A PET gift can be completely tax-free if you live for 7 years after gifting it to an individual.
If you die within 7 years of gifting the asset, it will count towards the value of your estate and the £325,000 allowance.
After 7 years, the gift does not count towards the value of your estate, which is known as “the 7-year rule” for inheritance tax purposes.
If you give a gift and die between three and seven years after handing the asset over, the inheritance tax band is tapered on a sliding scale. This scale is:
|Years between gift and death||Tax paid|
|Fewer than 3||40%|
|3 to 4||32%|
|4 to 5||24%|
|5 to 6||16%|
|6 to 7||8%|
|7 or more||0%|
This rule is why, very often, parents will give their children or grandchildren gifts long before they believe they will pass away, in order to avoid paying tax on the gift.
Gifts that are exempt from tax
If you think your estate is worth more than £325,000, it might be a good idea to start thinking about how to minimise the potential tax liability that your loved ones will have to deal with when you pass away.
One of the most straightforward ways to avoid inheritance tax is to consider giving away assets while you are still alive.
Below we detail the tax-free gifts you can start to think about:
- £0 – Tax paid when gifting to a spouse or civil partner, including when you die
- £0 – Tax paid on gifts given for the maintenance of old relatives
- £0 – Tax paid on gifts to charities or political parties
- £3,000 – Amount you can gift tax-free in a tax year, known as “annual exemption”
- £5,000 – Amount you can gift tax-free to your children for their wedding
- £250 – Amount you can gift tax-free to someone who hasn’t already benefited from your annual £3,000 exemption
- 18 – Maximum age you can gift your children with maintenance for their education tax-free
Firstly, your civil partner or spouse will not pay any inheritance tax on assets gifted to them, even if it is within 7 years of your death.
This is because you are allowed to pass your estate onto the surviving partner when you die, tax-free.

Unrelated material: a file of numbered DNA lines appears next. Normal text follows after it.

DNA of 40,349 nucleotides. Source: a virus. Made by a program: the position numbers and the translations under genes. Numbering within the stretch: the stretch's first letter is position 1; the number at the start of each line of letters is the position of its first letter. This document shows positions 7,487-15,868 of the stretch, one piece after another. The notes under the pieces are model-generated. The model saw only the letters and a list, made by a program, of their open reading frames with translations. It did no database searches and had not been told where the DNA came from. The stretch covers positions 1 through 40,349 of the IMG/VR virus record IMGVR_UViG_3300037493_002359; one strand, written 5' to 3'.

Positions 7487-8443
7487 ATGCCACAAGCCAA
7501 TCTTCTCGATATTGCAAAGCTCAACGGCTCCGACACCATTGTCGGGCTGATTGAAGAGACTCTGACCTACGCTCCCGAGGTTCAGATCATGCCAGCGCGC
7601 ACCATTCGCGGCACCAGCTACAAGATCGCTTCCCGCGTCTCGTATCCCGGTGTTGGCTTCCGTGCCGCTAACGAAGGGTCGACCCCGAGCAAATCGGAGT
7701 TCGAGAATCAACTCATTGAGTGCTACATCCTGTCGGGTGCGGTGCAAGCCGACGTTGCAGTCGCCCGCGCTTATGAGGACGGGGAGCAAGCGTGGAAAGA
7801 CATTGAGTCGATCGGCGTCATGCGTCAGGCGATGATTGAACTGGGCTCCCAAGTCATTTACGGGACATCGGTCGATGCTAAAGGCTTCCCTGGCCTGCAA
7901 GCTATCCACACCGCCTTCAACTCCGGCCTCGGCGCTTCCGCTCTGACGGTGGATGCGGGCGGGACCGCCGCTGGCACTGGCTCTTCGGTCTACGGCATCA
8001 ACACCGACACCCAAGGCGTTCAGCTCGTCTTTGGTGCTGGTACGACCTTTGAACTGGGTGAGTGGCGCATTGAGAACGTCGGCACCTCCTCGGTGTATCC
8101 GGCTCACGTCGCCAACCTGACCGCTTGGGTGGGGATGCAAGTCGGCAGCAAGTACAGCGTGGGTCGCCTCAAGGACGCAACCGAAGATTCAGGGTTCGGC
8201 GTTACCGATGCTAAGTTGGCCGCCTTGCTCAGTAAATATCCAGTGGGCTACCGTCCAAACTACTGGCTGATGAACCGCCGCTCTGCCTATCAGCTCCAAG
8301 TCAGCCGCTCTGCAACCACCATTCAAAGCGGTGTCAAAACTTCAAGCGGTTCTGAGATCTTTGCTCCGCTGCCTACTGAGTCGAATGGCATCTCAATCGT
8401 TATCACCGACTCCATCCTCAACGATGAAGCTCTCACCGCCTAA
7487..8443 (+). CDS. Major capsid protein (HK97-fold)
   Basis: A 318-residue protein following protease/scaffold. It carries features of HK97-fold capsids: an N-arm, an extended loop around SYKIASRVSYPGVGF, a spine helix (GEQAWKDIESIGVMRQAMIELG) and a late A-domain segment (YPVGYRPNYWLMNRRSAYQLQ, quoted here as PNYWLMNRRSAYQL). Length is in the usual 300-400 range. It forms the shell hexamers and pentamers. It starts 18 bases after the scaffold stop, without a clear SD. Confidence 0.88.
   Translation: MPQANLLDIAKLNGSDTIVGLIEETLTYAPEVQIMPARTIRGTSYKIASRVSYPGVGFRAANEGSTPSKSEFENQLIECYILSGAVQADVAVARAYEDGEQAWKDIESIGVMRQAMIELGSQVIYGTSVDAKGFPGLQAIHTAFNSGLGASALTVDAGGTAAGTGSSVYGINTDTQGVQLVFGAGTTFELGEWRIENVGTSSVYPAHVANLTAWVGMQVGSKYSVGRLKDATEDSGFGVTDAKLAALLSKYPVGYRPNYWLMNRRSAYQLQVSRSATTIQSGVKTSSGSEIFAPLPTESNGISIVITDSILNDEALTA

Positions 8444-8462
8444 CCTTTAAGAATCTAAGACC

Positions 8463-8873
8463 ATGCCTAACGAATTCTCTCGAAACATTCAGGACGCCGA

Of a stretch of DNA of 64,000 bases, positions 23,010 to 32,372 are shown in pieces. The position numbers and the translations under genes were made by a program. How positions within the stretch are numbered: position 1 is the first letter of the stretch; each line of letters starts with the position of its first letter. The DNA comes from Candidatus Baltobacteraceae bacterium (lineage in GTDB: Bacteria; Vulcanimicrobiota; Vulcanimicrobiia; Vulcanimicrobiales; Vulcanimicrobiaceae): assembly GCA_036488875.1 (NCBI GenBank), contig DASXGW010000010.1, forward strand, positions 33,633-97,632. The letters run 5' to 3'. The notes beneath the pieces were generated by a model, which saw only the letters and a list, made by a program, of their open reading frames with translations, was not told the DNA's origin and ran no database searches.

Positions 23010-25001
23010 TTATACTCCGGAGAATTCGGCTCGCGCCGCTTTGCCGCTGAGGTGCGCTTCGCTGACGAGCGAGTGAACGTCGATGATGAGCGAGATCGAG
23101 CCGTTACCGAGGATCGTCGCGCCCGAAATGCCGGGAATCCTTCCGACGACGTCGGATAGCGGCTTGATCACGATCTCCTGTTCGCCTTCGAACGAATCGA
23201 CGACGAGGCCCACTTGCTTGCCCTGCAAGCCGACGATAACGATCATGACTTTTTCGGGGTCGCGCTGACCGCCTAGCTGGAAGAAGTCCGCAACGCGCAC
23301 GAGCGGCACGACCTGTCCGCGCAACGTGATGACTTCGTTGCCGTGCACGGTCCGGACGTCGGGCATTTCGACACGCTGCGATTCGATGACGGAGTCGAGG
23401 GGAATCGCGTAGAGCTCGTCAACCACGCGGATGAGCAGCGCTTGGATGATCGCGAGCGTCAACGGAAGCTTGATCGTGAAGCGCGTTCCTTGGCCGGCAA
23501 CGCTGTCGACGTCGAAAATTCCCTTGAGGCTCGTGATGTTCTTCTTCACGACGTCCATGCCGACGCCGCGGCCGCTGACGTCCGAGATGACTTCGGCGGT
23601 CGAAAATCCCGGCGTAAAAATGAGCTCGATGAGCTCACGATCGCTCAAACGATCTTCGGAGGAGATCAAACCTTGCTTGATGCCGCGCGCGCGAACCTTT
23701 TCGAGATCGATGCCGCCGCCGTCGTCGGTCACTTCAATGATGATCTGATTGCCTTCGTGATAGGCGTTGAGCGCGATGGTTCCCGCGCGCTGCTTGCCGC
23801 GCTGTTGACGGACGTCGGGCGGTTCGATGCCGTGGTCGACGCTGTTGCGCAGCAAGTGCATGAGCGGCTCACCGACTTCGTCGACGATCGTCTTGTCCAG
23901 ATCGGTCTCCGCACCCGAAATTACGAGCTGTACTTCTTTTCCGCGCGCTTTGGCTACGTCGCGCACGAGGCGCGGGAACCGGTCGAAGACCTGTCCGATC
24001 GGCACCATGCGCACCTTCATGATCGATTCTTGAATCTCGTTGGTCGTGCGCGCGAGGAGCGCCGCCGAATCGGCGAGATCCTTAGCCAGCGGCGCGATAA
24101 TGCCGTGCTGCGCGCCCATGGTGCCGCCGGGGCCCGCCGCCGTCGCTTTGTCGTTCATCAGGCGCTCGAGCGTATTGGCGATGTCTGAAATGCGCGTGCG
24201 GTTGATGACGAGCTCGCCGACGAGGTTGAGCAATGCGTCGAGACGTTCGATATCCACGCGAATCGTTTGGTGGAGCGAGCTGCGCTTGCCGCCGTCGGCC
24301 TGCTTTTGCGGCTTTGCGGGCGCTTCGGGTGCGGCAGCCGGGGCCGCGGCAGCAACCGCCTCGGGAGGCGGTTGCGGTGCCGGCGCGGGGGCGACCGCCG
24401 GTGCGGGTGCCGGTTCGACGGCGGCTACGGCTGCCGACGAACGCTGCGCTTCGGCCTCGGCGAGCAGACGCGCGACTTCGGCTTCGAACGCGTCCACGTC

You are also allowed to gift up to £3,000 in a tax year, known as an “annual exemption”. After this exemption, you can gift a further £250 to individuals who haven’t benefited from that initial £3,000.
A parent can gift their child £5,000 for their wedding, completely tax-free. You are also able to give gifts to charities and political parties without paying any tax.
Using gifts in this manner means you can start to reduce your tax liability and bring the total value closer to £325,000.
How can Percy Hughes & Roberts help?
At Percy Hughes & Roberts Solicitors, we have a team of dedicated wills and probate solicitors who are ready to help you resolve your query or issue relating to this area of the law as quickly and effectively as possible.
If you need help in dealing with writing a will in order to minimise tax, managing inheritance tax on an estate, or simply want guidance on inheritance tax more generally, our wills and probate solicitors have a wealth of experience.
They can assist you in this complex area of law and ensure you leave your loved ones in the best possible situation.
Contact Percy Hughes & Roberts
To speak to an employment law solicitor for advice, contact Percy Hughes & Roberts for a no-obligation phone consultation today. We provide ourselves on offering expert advice that's easy to understand, and we will be with you through every step of the legal process.
Call us on 0151 666 9090, or fill out an online enquiry form to arrange for us to get in touch at a time that's suitable for you.